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The Changing Nature of the School-to-Work Transition Process in OECD Countries

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  • Quintini, Glenda

    (OECD)

  • Martin, John P.

    (University College Dublin)

  • Martin, Sébastien

    (OECD)

Abstract

Despite the fact that today’s young cohorts are smaller in number and better educated than their older counterparts, high youth unemployment remains a serious problem in many OECD countries. This reflects a variety of factors, including the relatively high proportion of young people leaving school without a basic education qualification, the fact that skills acquired in initial education are not always well adapted to labour market requirements, as well as general labour market conditions and problems in the functioning of labour markets. The paper highlights the contrasting trends in youth labour market performance over the past decade using a wide range of indicators. It also presents new evidence on i) the length of transitions from school to work; and ii) the degree to which temporary jobs serve as either traps for young people or stepping-stones to good careers. In addition, the paper reviews some recent policy innovations to improve youth employment prospects.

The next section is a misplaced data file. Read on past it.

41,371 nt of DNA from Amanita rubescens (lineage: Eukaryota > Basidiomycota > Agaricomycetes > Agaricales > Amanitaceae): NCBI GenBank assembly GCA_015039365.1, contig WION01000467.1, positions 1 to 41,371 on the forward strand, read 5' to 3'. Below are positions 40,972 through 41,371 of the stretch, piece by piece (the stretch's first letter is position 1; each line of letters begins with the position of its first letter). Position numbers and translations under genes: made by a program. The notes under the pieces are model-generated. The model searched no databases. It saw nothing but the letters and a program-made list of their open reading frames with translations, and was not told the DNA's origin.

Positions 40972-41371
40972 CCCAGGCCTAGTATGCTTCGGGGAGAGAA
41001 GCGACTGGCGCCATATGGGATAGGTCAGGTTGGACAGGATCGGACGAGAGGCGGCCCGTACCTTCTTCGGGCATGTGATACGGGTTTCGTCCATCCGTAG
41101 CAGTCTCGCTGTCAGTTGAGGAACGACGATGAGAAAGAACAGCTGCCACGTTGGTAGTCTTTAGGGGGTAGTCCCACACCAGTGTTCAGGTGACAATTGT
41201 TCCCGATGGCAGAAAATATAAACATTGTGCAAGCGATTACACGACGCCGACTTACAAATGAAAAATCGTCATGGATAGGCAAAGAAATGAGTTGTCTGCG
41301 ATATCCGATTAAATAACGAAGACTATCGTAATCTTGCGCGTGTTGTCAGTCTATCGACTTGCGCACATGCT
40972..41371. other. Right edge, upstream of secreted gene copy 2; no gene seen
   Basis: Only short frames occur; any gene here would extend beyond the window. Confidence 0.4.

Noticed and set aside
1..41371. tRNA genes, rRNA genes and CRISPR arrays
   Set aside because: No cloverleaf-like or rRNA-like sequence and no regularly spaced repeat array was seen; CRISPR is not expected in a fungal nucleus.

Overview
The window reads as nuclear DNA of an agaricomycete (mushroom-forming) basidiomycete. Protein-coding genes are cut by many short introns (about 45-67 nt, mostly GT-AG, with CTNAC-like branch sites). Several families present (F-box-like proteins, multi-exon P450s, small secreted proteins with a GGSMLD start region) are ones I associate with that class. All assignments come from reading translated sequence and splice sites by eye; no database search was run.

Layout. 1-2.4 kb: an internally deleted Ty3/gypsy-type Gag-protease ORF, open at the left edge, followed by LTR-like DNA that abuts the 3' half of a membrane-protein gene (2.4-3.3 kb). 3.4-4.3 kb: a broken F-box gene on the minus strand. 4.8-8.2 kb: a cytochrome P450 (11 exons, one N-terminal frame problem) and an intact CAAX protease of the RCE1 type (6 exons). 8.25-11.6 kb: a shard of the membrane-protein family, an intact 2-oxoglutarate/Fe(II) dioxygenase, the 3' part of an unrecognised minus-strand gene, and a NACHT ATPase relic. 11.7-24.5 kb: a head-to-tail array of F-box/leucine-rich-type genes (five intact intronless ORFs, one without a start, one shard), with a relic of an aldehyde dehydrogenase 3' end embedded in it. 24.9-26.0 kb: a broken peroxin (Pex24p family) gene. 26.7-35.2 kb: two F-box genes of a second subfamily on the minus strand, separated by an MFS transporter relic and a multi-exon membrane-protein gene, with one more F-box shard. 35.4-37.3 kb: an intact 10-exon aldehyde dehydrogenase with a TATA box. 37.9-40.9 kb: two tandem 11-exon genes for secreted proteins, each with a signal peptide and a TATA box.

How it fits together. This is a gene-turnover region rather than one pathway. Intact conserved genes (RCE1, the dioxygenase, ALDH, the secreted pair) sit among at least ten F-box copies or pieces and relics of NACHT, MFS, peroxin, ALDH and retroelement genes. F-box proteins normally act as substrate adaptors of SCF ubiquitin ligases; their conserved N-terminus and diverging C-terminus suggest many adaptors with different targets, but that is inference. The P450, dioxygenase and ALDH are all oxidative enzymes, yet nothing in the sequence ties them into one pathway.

Suggested Citation

  • Quintini, Glenda & Martin, John P. & Martin, Sébastien, 2007. "The Changing Nature of the School-to-Work Transition Process in OECD Countries," IZA Discussion Papers 2582, Institute of Labor Economics (IZA).
  • Handle: RePEc:iza:izadps:dp2582
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    More about this item

    Keywords

    youth labour market; school-to-work transition; temporary and permanent contracts; apprenticeship; youth labour market programmes;
    All these keywords.

    JEL classification:

    • J13 - Labor and Demographic Economics - - Demographic Economics - - - Fertility; Family Planning; Child Care; Children; Youth
    • J21 - Labor and Demographic Economics - - Demand and Supply of Labor - - - Labor Force and Employment, Size, and Structure
    • J24 - Labor and Demographic Economics - - Demand and Supply of Labor - - - Human Capital; Skills; Occupational Choice; Labor Productivity

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